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can keep the confidence of the american people in the rule of law, which is an essential part of our democratic system. >> i caught up with the attorney general in martinsburg, west virginia as he toured the national tracing center this is where the atf tracks the firearms used in crimes a process still done using mostly paper records. today agents showed the ag how a small piece of plastic can transform a semiautomatic rifle into a military grade assault weapon. >> i want to ask you about mass shootings we have seen, far too many and some of them with people with strong right wing or extremist philosophies how do you intercept those people before they shoot >> this is the most difficult question in a democracy. we have to respect the first amendment. we can't just troll the internet looking at what everybody in the country is doing but we have joint terrorism task forces
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which evaluate both foreign and domestic terrorists and domestic violent extremists including racially motivated violent extremists. >> but it is s frustrating that after the fact we open up these social media sites and we see the ticking time bomb that was, that has now exploded it's got to be disheartening. >> it is an incredibly worrisome thing. we just saw how in martinsburg, the risk that these very cheap devices that can be made at home, that can transform a semiautomatic rifle or a semiautomatic pistol. >> you just saw a demonstration of that. >> that's right. >> for a few cents, a semiautomatic weapon became a machine gun essentially. >> exactly, exactly. >> i also asked the attorney general about americans' concerns over rising crime. they're concerned about their safety, an they want to make sure that law enforcement is up to the task. is rising crime a crisis in this country? >> look, i think violent crime, as a
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matter of considerable concern, a country turns to the justice department as it should be. communities have to trust us they have to trust law enforcement. for that reason, we're pumping hundreds of millions of dollars into police departments and into communities in a joint effort to battle violent crime together. >> some of my conversation with the attorney general today. it was against a backdrop of the january 6th investigation that former president trump returned to washington for the first time since leaving office but his vice president and potential 2024 rival was there as well peter alexander now with details >> reporter: tonight, the return 552 days since leaving the white house after the deadly assault on the capitol in his name, former president trump is back in washington with a dark view of the country. >> our country is now a cesspool of crime. we have blood, death and suffering on a scale once unthinkable. >> again falsely claiming he won the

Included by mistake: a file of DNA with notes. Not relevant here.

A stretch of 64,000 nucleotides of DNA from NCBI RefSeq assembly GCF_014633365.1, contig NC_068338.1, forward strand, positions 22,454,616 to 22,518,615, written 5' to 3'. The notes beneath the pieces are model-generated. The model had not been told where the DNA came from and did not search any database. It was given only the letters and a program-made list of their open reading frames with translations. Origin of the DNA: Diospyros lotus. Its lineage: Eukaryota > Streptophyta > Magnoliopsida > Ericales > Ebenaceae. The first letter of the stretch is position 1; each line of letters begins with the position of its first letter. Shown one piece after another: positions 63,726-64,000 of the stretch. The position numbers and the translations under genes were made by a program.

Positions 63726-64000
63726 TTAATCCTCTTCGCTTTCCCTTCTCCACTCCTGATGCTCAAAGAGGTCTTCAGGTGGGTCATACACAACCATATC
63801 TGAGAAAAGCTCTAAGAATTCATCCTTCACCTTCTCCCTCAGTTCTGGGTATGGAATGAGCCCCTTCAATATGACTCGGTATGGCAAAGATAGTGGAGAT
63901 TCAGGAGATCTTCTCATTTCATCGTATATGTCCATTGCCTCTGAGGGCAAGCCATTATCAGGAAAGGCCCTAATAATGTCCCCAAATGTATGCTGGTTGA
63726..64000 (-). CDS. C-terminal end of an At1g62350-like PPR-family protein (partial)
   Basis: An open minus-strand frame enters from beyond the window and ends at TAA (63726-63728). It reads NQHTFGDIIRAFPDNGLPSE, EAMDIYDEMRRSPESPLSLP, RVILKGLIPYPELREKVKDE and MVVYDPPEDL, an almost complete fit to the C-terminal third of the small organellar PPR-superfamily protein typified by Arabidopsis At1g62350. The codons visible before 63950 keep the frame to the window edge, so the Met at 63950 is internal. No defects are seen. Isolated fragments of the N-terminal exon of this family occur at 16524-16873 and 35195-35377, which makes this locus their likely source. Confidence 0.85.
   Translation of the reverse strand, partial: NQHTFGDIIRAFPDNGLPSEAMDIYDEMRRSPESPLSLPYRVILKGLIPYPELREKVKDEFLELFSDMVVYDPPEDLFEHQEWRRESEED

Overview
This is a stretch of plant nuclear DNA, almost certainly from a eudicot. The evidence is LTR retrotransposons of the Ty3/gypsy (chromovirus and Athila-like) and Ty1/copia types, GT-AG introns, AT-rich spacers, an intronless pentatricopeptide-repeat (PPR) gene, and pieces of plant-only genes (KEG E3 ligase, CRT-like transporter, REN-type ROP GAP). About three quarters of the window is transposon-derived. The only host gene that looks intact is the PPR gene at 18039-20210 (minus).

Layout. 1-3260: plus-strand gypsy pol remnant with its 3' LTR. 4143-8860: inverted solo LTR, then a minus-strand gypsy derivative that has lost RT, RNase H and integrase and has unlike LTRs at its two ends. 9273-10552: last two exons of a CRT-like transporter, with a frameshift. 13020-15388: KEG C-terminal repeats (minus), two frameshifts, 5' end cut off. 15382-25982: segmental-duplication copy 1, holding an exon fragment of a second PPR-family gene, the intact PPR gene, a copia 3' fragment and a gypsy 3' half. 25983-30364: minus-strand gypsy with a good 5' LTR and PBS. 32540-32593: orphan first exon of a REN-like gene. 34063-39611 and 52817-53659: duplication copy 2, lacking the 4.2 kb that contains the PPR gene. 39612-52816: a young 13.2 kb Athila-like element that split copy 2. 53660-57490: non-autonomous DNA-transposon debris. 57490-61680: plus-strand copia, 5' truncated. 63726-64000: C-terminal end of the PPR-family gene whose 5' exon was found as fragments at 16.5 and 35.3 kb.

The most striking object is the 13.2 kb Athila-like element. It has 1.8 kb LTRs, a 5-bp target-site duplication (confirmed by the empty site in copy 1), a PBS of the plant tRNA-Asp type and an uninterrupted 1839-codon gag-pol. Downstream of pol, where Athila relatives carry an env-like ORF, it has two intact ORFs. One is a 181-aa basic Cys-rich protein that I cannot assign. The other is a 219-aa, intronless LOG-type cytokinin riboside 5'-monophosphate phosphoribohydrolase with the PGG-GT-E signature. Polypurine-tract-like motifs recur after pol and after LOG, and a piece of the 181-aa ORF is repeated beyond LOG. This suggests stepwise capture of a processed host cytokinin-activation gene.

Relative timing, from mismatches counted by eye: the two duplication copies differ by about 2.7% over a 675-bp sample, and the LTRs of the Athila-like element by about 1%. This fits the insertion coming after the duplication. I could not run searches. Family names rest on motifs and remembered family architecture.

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2020 election. >> we got millions and millions more votes. what a disgrace it was, but we may just have to do it again. >> reporter: still even in the republican party mr. trump has been damaged by the unrelenting revelations of the january 6th committee. >> president trump summoned the mob assembled the mob and lit the flame of this attack. >> reporter: today's visit also shining a light on divisions within the gop with his running mate turned potential 2024 primary rival, former vice president mike pence in washington as well, offering a stark contrast. >> some people may choose to focus on the past but elections are about the future and i believe conservatives must focus on the future to win back america >> reporter: their dueling appearances coming just as pence's publisher announced the title of his upcoming book, "so help me god. where mr. trump's once loyal sidekick chronicles mr. trump's severing of their relationship on january 6th.
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among thos welcoming mr. trump back to washington, top republican kevin mccarthy who immediately after january 6th complained, i've had it with this guy and lindsey graham who on the night of the attack said of mr. trump, count me out, but today insisting he hopes the former president runs again lester >> peter alexander at the white house. thank you. the st. louis area is in a state of emergency after catastrophic flooding caused by more than nine inches of rain. that's the most in one day in more than a century there. at least one person is dead maggie vespa is there for us tonight >> that's crazy. it's an island >> reporter: tonight stunning images of the latest american city to get slammed with severe weather across st. louis, historic rainfall an flash flooding. >> we've got stalled out cars here. >> reporter: forcing rescue after rescue. >> i have several people trapped on a roof. >> reporter: roughly 100 people trapped in these apartments
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evacuated by boat. >> i was terrified because it is so high. >> reporter: more than 9 inches of rain falling since midnight shattering records set in 1915 and turning highways and roads into raging rivers. >> it was so dangerous with the water, we had to pull them out we couldn't even get our trucks >> reporter: authorities confirming one person trapped in their car has died and in suburban st. peter, the water surged into an animal shelter. staff scrambled, saving mos of the animals, but devastated to learn 10 puppies drowned. reporters from our affiliate ksdk, out covering the chaos, were rescued by firefighters when fast moving water flooded their news car. how insane was it to become a part of the story you're out there trying to cover? >> it is just a testament to the things we warn people about, they're real. it can happen to anybody. >> reporter: the mayhem in missouri marking the latest severe weather event to wallop the u.s. tonight in the pacific northwest and south, 32 million americans remain under heat